What is Social Anxiety?

Social anxiety is a type of anxiety disorder characterized by excessive fear or discomfort in social situations where one may be exposed to possible scrutiny or judgment by others. 

People with social anxiety may have an intense fear of being embarrassed, humiliated, or rejected in social situations, such as public speaking, meeting new people, attending social events, or even everyday activities like eating in public or using public restrooms. 

These fears can be so overwhelming that they may interfere with a person’s ability to function in social, academic, or occupational settings and can significantly impact their quality of life.

What are the symptoms of Social Anxiety in children?

Social anxiety in children is like social anxiety in adults, but it manifests in different ways due to their developmental stages. Children with social anxiety may have an excessive fear of being negatively evaluated or rejected by their peers or adults in social situations, such as school, extracurricular activities, or family gatherings.

They may avoid or feel intense anxiety in situations that involve social interaction, such as participating in class, playing with other children, or attending parties. They may also exhibit physical symptoms, such as trembling, blushing, sweating, or upset stomach when faced with social situations or anticipating them.

Children with social anxiety may also have a heightened fear of making mistakes or being wrong, which can lead to excessive self-criticism and self-doubt. This can impact their academic performance, social relationships, and overall well-being.

At what age does social anxiety begin?

Toddlers may experience separation anxiety, but that feeling is connected to that developmental stage and is separate from what professionals dub Social Anxiety. Typically, social anxiety begins between the ages of 8 and 15, when a child’s sense of self begins to develop. It’s also a time when children better understand the world around them, including familial situations.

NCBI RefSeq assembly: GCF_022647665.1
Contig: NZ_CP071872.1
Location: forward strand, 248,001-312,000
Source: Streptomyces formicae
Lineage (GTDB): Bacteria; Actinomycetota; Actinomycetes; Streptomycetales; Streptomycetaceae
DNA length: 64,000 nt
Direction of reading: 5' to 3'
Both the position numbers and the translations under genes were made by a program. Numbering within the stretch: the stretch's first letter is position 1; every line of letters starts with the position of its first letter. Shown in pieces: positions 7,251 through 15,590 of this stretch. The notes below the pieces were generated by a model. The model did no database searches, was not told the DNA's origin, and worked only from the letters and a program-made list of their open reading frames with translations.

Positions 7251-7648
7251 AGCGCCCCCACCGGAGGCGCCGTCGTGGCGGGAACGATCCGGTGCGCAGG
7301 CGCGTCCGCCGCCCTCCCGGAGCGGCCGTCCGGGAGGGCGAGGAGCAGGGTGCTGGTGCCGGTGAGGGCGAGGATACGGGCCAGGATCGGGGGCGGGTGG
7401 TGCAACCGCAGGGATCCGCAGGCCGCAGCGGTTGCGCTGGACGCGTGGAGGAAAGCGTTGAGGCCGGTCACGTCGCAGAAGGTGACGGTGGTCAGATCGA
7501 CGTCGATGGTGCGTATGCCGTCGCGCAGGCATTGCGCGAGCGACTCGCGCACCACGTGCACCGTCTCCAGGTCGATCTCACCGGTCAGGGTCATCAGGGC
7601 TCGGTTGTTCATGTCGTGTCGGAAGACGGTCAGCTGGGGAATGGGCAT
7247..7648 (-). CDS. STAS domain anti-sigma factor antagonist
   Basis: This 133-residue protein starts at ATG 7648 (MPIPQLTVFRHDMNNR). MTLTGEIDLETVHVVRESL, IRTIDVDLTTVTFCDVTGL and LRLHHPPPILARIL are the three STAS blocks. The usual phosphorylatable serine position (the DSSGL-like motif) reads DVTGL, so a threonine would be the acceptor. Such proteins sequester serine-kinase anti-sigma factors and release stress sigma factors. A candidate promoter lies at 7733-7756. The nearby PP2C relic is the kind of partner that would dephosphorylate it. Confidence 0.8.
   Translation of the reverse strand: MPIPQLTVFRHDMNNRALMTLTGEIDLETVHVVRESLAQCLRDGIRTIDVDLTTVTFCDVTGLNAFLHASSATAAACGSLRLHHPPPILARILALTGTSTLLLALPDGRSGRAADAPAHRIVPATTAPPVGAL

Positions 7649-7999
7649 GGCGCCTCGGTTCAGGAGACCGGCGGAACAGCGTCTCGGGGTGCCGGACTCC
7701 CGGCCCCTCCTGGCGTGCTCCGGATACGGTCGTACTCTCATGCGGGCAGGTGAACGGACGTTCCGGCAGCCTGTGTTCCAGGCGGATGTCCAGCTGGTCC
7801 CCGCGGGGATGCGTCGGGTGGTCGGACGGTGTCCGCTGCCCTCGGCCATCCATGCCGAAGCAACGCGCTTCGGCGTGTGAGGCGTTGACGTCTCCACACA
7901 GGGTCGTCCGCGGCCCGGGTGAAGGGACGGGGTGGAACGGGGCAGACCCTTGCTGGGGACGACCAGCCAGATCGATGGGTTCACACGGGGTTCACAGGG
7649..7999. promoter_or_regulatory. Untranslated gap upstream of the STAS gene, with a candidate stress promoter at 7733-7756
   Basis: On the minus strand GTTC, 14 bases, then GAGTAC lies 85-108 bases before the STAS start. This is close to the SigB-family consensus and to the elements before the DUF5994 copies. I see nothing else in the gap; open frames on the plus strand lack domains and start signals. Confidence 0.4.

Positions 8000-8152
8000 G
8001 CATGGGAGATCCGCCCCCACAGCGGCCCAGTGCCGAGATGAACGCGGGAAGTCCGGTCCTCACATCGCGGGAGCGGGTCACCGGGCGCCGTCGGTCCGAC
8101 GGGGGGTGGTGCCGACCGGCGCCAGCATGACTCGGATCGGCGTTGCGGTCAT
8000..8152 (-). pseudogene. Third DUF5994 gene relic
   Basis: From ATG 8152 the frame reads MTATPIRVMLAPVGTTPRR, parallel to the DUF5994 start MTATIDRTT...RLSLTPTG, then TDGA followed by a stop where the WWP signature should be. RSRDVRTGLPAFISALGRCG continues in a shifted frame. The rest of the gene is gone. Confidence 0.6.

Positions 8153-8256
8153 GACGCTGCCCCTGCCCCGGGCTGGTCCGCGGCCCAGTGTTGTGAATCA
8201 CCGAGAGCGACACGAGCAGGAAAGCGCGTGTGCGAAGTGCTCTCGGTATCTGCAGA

What causes Social Anxiety in children?

The National Institute for Health determined several factors in the development of Social Anxiety, but environment and genetics seem to be key causes.

If one or more parents have been diagnosed with anxiety, the child is more likely to inherit the condition.

Additionally, abusive, unstable, and traumatic events in a child’s life can contribute to the disorder. 

How to support and encourage your child with Social Anxiety.

Supporting and encouraging a child with social anxiety can be a challenging task, but there are several strategies you can use to help your child feel more comfortable and confident in social situations:

Validate his feelings: Let your child know that you understand his anxiety and that feeling nervous or anxious in social situations is okay. It’s important for him to know that his feelings are normal and that he’s not alone.

Practice relaxation techniques: Teach your child some relaxation techniques, such as deep breathing or progressive muscle relaxation. These techniques can help your child calm down when he feels anxious or overwhelmed.

Start small: Encourage your child to start with small social interactions, such as saying hello to a neighbor or asking a classmate a simple question. Gradually increase the level of social interaction as your child becomes more comfortable.

Role-play: Practice social situations with your child, such as introducing himself or making small talk. This can help him feel more confident and prepared for social interactions.

Reward bravery: Encourage and reward your child’s efforts to overcome his social anxiety. For example, if your child can attend a social event that he was nervous about, celebrate his accomplishment with a small reward or treat.

Seek professional help: Consider seeking help from a mental health professional who specializes in treating social anxiety. They can provide additional support and guidance for both you and your child.

Parenting a child with social anxiety can be a challenging and difficult endeavor, but it’s important to remember that there are ways to support and encourage your child. Validating your child’s feelings, teaching relaxation techniques, starting with small social interactions, and rewarding bravery are all effective strategies. 

It’s crucial to remember that your child’s social anxiety is not his fault. There is nothing wrong with him. With your support and guidance, he can learn to manage his anxiety and lead a fulfilling life. 

A Nurturing Environment for Your Child’s Success

Are you struggling with how to support your child with social anxiety in their academic journey? The Broach School understands these challenges, and we’re here to help. Discover a nurturing, supportive environment that fosters confidence and success. Explore enrollment options now.